Routine work is often the mainstay of internships and similar programs. But Lindsay Sadlowski scored a legal internship that was out of the ordinary.
“During my final year of law school, I worked in-house for a tribal-owned casino in Milwaukee,” she says. “With the legal department being small at that time, I directly assisted the attorneys in providing guidance on a wide range of legal issues.
“One of the unique aspects of working at a tribal casino is the intersection of federal, state, and local laws that are not often encountered in the typical legal practice,” she adds. “The gaming industry itself is a niche area, and then layered on top of that is Native American ownership, which adds to the complexity.”
Sadlowski explains that, in addition to the usual rules and regulations that govern the gaming industry, there also are laws and regulations specific to Native American tribes. “The off-reservation casino was an extension of the tribe, which meant that some legal issues impacted the tribal business as well as the individual tribal members,” she elaborates. “And the tribe also has ‘sovereign immunity,’ which means that it is not subject to suit under certain laws and statutes that ordinarily would apply in the industry. Being immersed in such a dynamic and energetic environment gave me a different perspective on legal and business issues that has benefitted me in countless ways throughout my career.”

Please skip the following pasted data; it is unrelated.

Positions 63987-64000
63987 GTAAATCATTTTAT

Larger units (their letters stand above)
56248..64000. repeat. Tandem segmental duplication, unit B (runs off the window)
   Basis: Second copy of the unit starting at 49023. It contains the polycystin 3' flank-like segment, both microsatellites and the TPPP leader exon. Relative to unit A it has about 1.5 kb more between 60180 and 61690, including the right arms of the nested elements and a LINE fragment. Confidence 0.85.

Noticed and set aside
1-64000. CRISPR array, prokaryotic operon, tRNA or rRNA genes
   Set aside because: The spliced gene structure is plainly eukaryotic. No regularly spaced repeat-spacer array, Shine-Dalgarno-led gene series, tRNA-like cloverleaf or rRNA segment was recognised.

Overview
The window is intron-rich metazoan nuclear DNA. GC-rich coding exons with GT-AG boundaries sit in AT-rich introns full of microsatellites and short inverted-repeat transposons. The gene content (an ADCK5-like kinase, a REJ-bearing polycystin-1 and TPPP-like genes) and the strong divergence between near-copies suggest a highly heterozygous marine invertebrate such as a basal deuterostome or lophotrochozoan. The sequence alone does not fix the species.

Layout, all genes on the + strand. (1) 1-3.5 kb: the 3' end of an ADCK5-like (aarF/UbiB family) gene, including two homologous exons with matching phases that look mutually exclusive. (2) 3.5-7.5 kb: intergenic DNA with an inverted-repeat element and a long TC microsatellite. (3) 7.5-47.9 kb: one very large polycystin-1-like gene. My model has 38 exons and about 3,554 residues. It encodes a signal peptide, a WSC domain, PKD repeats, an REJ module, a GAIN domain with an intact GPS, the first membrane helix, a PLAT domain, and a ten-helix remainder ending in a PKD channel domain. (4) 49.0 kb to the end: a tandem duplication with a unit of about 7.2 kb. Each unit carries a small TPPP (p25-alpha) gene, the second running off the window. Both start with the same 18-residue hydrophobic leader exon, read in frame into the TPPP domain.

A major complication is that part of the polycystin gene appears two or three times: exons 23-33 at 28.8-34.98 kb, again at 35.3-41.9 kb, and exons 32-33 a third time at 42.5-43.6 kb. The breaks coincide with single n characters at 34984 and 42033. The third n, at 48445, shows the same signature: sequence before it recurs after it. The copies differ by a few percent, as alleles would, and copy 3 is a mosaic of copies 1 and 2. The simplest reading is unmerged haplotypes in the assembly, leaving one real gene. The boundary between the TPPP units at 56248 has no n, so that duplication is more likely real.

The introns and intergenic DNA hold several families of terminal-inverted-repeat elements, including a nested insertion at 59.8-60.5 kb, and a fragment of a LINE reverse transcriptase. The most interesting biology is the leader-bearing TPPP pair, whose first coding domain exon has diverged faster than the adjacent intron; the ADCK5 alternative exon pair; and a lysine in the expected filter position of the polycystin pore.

After receiving her JD from Marquette University Law School, Sadlowski cut her teeth in litigation, joining Faruki Ireland & Cox (now Faruki PLL) as an associate attorney. The young lawyer garnered experience in complex cases for Fortune 500 companies, ranging from class actions to data privacy and security matters. She proceeded to earn a four-year judicial clerkship in the US District Court for the Southern District of Ohio, where she broadened her repertoire to include areas such as employment law and white-collar crime.
Sadlowski briefly returned to private practice at the firm Baker and Hostetler after having twins, but soon realized she had a new choice to make. “I felt like I couldn’t find the right work/life balance for myself. I decided to step back, to reset my priorities and rethink my goals,” she says. “That can be risky professionally, but I knew I had a good foundation and a solid network.”
Nine months later, Sadlowski joined the team at Total Quality Logistics LLC (TQL), one of the largest freight brokerage and third-party logistics firms in North America, where she currently serves as corporate counsel. Although her primary focus is on the company’s litigation portfolio, including commercial and transportation litigation, she “invests part of her time handling an array of prelitigation issues as well as working with outside counsel.”
While the industry shift may seem peculiar, the role was one that Sadlowski had been unknowingly prepared for since she was a student.
“There are many parallels between legal work in the gaming industry and the transportation industry. Because both are fast-paced environments, they require a high degree of agility and adaptability. What I have now that I did not have first starting out at the casino, though, is a broader and deeper well of experience to tap into that makes it easier to keep up with the pace,” says Sadlowski, who works with five other attorneys and ten other legal department personnel.